With the problem of alcoholism still present in the United States, why has alcohol never been considered a “gateway drug” as many other substances have? Many people have wondered why, even with alcohol’s death toll and risk of abuse, it remains legal. With all the negative consequences it brings, why has alcohol become so normalized and remained legal since prohibition?

Alcohol is a substance that tends to stimulate self-deprecating and aggressive behavior. It has a way of lowering personal inhibitions and contributing to car accidents and even domestic violence rates. With all of these negative repercussions, why is alcohol so normalized in our society today?

While we do have programs like MADD and helpful PSAs about drinking and driving, there’s hardly any messaging that is simply against the consumption of alcohol. What are the reasons for this?

Alcohol As A Vice

As humans, we’re prone to vices. Alcohol is a popular vice in today’s culture. It’s a great way to take the edge off after a bad day, and people seem to temporarily feel better after simply drinking the beverage.

Whether alcoholic or not, most people view alcohol as part of social culture. This makes it very socially acceptable. It’s easier to pass off as alcohol abuse as “normal” even when abuse is very evident.

Alcohol as a Money Maker

With alcohol’s powers to lower inhibitions, businesses have seen a great opportunity to take advantage of the consumer and exacerbate addictive and poor tendencies. When someone is drinking, they are stimulating the economy. Someone who has a drink becomes more likely to order a second, and with each drink the draw continues. Businesses draw on these psychological dependencies to sell.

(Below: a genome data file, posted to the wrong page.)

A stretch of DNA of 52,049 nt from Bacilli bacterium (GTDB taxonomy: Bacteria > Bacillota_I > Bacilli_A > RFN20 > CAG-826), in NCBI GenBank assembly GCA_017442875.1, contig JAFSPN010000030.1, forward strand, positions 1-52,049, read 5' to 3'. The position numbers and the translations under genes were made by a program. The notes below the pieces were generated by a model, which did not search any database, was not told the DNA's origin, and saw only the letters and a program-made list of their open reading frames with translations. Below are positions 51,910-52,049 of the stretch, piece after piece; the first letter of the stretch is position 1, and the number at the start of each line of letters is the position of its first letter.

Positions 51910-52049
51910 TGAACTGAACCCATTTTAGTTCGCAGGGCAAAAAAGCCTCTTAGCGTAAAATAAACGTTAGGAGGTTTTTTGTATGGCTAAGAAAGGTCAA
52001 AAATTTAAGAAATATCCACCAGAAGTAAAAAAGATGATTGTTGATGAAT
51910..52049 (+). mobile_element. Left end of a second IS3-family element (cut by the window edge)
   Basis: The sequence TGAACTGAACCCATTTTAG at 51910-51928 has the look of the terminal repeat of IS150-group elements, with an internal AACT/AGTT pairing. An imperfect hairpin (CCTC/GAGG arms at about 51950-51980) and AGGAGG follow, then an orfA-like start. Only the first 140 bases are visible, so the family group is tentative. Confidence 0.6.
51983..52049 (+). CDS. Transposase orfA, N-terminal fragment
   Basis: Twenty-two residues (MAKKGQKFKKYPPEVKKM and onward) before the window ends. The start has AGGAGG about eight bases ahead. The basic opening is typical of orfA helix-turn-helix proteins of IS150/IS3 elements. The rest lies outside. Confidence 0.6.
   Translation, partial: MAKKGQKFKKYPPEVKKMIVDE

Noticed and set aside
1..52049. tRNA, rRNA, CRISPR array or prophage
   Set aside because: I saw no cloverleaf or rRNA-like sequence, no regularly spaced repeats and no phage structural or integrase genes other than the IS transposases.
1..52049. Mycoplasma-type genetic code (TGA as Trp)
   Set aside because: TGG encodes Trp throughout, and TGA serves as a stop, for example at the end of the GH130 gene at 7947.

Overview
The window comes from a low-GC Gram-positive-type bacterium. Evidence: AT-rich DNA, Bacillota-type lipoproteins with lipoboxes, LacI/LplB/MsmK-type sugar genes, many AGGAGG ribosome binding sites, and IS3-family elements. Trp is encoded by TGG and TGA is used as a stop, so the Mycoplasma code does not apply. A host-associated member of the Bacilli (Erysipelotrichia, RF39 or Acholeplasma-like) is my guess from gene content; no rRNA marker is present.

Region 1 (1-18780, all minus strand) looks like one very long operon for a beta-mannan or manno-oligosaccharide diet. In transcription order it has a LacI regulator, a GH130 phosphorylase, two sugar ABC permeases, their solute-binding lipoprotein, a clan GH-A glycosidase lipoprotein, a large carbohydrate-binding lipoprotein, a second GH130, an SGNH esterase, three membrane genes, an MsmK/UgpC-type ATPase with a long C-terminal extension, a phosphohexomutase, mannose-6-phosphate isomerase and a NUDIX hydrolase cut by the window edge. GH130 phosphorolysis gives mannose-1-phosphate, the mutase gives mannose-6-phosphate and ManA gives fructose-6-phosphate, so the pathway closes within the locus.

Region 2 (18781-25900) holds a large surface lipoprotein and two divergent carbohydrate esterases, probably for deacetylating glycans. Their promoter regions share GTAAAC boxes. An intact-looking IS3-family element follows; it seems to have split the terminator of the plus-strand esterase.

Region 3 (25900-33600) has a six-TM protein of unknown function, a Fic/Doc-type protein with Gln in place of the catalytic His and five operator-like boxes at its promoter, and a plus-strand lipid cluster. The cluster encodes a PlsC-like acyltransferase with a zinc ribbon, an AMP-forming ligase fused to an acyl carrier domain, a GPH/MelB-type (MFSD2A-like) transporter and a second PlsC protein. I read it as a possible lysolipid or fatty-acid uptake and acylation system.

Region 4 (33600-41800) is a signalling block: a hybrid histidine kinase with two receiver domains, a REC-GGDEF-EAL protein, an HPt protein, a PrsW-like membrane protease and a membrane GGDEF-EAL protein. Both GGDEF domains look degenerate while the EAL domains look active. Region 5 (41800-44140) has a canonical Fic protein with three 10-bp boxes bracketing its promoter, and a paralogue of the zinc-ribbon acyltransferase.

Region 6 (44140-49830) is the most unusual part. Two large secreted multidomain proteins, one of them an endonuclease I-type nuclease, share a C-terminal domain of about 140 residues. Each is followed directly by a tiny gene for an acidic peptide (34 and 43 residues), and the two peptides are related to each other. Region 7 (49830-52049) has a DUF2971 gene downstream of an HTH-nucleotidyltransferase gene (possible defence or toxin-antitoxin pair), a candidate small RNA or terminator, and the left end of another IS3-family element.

While it may be too far to say that our nation should reinstate prohibition, it’s clear that there are changes that need to be made in the overall attitude around drinking, especially social drinking. The simple fact that the substance can make the user feel invincible shows us why it’s still so accepted. The individual temporarily benefits from drinking, and large corporations benefit despite all the brash decisions made while intoxicated.

The first step towards changing alcohol culture is understanding how it got to where it is. By remaining educated and educating others, our social attitudes towards alcohol can change.

How is Alcohol Abused?

It’s not always easy to tell when a loved one has crossed the line from casual social drinking to problem drinking. Our culture promotes drinking and normalizes it to the point that someone could easily think they are an average drinker. All the while, they are exhibiting destructive alcoholic behaviors and contributing to their own downfall.

If someone begins to consume alcohol to cope with the difficulties of life or to avoid or numb bad feelings, that marks the beginning of dangerous territory. When they begin to feel guilt related to drinking, hide their drinking, require a drink to relax, or regularly drink more than was intended, something should be done.

Problems with alcohol have a way of sneaking up on someone, so being aware of the warning signs and recognizing the problem before it gets out of control is crucial. At New Life House, we can treat abuse before it becomes a larger problem. Contact us to learn more about our facility and what we do.